District Attorney Dan Gallagher (Jackson) is apparently married to Beth (Peet). When he embarks on an affair with co-worker Alex Forrest (Caplan), he soon discovers that his mistress is deeply unstable – and possibly a danger to her family.
Broadcast on: Paramount+
Watched episodes: 8 out of 8
We all know this story, don’t we? High-powered single career woman Alex Forrest (Glenn Close) has a weekend affair with a married lawyer (Michael Douglas) and becomes increasingly unhinged after discerning her disinterest in continuing their relationship, preferring to stay with his wife and young daughter. . Fatal attractiona cornerstone of erotic thrillers, directed by genre expert Adrian Lyne (see also: Indecent Proposal And Unfaithful) and a box office hit when it was released in 1987, has entered the cultural lexicon in a way that makes it almost sacrilegious to imagine it being remade.
That brings us to the eight-part Paramount+ series that does just that, though the showrunner and mostly female writers have promised a drastic overhaul of the classic’s (sleazy) gender politics. Joshua Jackson is Dan Gallagher, a shrewd and quietly arrogant lawyer whose calm and cheerful outer family life hides ambitions and rather unruly tempers. He meets a Victim Services legal aid attorney, Alex (Lizzy Caplan, all watchful dark eyes and unsettling poise), and they soon begin a case destined to end sadly and fatally, as that title promises. .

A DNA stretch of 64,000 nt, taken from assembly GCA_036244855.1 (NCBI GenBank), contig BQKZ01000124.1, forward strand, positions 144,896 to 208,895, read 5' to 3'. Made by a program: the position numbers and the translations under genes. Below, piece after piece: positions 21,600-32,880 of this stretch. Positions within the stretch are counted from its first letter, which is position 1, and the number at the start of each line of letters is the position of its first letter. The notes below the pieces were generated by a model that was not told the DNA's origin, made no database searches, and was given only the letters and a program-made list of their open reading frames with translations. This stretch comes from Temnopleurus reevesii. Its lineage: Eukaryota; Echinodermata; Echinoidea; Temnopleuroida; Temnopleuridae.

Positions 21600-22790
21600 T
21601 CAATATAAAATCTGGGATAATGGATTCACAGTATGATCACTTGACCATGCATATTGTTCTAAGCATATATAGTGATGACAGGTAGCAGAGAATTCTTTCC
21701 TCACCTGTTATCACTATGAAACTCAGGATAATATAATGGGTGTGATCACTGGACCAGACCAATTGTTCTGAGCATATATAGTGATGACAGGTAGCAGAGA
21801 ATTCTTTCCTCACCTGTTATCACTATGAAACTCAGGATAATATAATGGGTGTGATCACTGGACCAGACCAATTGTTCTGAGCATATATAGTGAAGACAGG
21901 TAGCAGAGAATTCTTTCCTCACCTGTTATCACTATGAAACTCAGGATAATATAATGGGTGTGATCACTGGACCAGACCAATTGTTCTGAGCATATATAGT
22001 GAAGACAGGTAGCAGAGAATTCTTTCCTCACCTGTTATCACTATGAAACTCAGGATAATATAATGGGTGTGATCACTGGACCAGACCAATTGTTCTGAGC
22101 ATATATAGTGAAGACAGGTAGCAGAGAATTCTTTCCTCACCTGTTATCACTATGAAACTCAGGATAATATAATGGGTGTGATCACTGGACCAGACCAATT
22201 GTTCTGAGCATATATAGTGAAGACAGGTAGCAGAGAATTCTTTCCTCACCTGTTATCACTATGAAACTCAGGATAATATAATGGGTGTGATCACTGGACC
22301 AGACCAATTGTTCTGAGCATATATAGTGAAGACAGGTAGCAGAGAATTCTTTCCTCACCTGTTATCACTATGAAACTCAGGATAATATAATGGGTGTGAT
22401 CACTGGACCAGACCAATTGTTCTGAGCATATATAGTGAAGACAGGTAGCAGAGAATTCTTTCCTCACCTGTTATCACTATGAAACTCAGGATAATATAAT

The show’s superficial focus on depicting mental health makes it fairly innocuous.
But by the time the reasonably well-choreographed sex scenes began, any flicker of interest in the couple faded. Caplan and Jackson stare at each other meaningfully, crack jokes and shyly watch their cocktails, before finally ripping each other’s clothes and tangling their limbs with apparent abandon, but all of the above is executed with very little actual chemistry.
There’s been a glut of revamps of erotic thrillers lately, reimagined for a new post-MeToo generation. Yet despite its creator’s promises to the contrary, this series does surprisingly little with key plot points that make them seem more focused on female empowerment. The “rabbit boiler” archetype is fleshed out more as a woman with a troubled background and what appears to be a personality disorder, but the show’s superficial focus on depicting mental health makes it fairly innocuous. .
Set in the present day with flashbacks, the show also depicts the aftermath of the affair, following Gallagher’s adult daughter, Ellen (Alyssa Jirrels). It seems this new centering of the girl and exploration of the impact of Dan’s actions on the family is another of the series’ attempts to portray a more feminine point of view in a traditionally rather anti-feminist story. And yet, we still end up with abused, suffering, and aggressive, “crazy” women, all of whom are in some way punished for their existence.
Visually, too, the series’ dark, corporate hallways, courtrooms, and tasteful interiors are neither expressive enough to be black nor carefully drawn enough to claim true authenticity. The result is something that more or less does the job without ever evoking a mood or feeling beyond “boring”.
Without any clear idea of how it wants to portray female victimization and aggression, this show does little with the erotic thriller material it borrows from. A boiled rabbit is better than a cold fish.
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